One of my passions has always been vintage audio. And, thankfully, I found this passion easy to translate into profit on eBay. The market on eBay for vintage audio equipment and supplies was and continues to be a highly profitable area.
This article will help give you some guidance and a few lessons on what to look for regarding vintage audio, as well as what you types of items you should just not even bother with.
Before we begin, though, I need to point out on very important point. Some of the most sought-after audio components come from the audio heyday period from the late 1950’s to the mid 1970’s. So be sure to pay particular attention to components from this period. Earlier components tend to not have the sound or performance audiophiles and collectors seek. Later components were too easily mass-produced and are therefore in much greater supply.
Values figured stated below are based on recent eBay sales for better-quality vintage audio components.
Turntables: When I mention to someone that I recently sold a turntable on eBay, I almost always get the response of “People still use those?” Well…yes, they do. There are plenty of audiophiles who prefer the analog sound of vinyl over the “cleaned up” sound of an mp3.
But not just any turntable is worth listing. And don’t confuse “turntable” with “record player”. Record players are usually thought to be units that just play records, and either have built-in or attached speakers. Turntables are stand-alone units that must be connected to an amplifier or other stereo components.
Typical values for used vintage turntables: $50-$200.
Stereo receivers: A “stereo receiver” is probably what most people think when they think of “stereo”. Receivers are single units that house the tuner, amp, and all the controls needed to run other connected audio components, such as a turntable or tape deck.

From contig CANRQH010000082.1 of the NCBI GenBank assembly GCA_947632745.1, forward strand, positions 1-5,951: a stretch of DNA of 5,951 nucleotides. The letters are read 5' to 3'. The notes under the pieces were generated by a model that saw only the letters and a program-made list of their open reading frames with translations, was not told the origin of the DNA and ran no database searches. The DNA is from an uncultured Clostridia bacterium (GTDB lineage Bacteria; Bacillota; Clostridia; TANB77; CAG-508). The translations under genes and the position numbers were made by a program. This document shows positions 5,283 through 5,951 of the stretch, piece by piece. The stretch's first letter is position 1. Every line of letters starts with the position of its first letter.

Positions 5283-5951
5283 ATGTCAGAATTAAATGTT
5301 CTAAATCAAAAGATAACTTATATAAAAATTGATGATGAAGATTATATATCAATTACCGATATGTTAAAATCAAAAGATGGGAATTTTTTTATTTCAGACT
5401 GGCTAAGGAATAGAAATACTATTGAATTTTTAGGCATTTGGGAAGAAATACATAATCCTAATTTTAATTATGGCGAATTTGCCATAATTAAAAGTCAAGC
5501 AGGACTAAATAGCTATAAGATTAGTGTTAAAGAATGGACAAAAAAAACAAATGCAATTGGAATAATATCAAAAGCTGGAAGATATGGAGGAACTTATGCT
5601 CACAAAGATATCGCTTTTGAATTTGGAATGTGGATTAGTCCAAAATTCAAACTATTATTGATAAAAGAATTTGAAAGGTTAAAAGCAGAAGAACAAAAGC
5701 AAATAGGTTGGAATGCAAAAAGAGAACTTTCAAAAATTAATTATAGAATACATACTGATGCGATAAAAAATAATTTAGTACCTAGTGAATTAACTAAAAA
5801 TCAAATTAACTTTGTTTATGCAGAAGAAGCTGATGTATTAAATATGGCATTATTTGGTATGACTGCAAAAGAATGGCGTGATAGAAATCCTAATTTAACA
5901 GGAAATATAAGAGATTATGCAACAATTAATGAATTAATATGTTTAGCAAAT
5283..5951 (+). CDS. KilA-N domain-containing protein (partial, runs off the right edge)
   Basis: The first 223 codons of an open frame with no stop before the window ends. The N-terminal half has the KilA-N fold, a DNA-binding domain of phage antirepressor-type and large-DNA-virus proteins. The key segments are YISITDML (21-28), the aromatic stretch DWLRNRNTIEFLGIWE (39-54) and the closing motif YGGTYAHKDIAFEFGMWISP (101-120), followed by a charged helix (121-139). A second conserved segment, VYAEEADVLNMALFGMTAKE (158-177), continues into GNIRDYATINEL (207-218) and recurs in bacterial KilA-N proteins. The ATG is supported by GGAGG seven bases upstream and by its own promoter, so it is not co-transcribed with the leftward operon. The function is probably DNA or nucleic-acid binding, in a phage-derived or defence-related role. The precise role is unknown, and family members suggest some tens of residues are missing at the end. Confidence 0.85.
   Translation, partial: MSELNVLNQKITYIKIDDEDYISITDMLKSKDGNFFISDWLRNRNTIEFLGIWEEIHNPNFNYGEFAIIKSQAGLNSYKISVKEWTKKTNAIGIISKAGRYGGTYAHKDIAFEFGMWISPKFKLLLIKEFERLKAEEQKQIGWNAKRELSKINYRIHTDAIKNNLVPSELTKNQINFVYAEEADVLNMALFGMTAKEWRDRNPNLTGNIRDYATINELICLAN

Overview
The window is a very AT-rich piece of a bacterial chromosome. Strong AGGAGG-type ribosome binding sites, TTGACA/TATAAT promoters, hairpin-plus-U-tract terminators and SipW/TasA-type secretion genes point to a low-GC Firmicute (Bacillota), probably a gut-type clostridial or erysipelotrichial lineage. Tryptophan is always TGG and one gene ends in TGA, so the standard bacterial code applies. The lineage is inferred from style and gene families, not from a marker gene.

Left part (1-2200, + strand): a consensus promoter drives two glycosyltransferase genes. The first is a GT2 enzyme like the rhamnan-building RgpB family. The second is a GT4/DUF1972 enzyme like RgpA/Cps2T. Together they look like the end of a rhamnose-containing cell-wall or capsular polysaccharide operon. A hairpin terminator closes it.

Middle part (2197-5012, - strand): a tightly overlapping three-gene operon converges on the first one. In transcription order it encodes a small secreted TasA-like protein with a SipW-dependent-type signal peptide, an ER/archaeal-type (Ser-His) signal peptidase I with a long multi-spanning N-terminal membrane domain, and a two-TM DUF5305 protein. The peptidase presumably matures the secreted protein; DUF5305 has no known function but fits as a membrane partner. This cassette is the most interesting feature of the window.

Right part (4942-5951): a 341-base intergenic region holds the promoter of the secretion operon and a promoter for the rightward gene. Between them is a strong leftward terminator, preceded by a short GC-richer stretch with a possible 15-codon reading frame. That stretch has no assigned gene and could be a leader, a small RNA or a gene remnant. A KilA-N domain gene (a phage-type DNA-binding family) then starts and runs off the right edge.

Typical values for used vintage receivers: $100-$400.
Amps, pre-amps, tuners: If you took a receiver and created separate components out of it, you would wind up with three items: an amplifier (which creates the power needed to generate sound), a pre-amplifier (which is the “front” part of the receiver for setting volume, input source, speakers, etc.) and the tuner (which lets you select from the AM and FM bands).
There is an enormous amount of demand for these separate audio components, especially amplifiers, which is truly the heart of a vintage audio set-up. Tuners also have a high demand, followed by pre-amps, then integrated amps (which combines an amp and pre-amp into a single unit).
Typical values for used vintage amps, pre-amps and tuners: $200-$1000.
Speakers: Every market or category on eBay has its own version of the “Holy Grail”, that most coveted, sought-after piece of pottery or Mid-Century Modern furniture piece. When it comes to audio, I have learned time and time again that speakers can be the “Holy Grail” of audio components.
But why? I feel it’s because speakers are the “final product” of a well-thought-out audio system. It’s what ultimately proves how good your system is: how it sounds. It’s what you most connect to when listening to your system.
Typical values for used vintage speakers: $200-$1200.
Vintage audio is still a relatively untapped market for the eBay seller. But with a bit of knowledge of what to look for and how to test it, vintage audio can be a great way to make some serious money on eBay.
In future articles, I’ll start to discuss specific brands to look out for, what condition the components need to be in, and how to test them.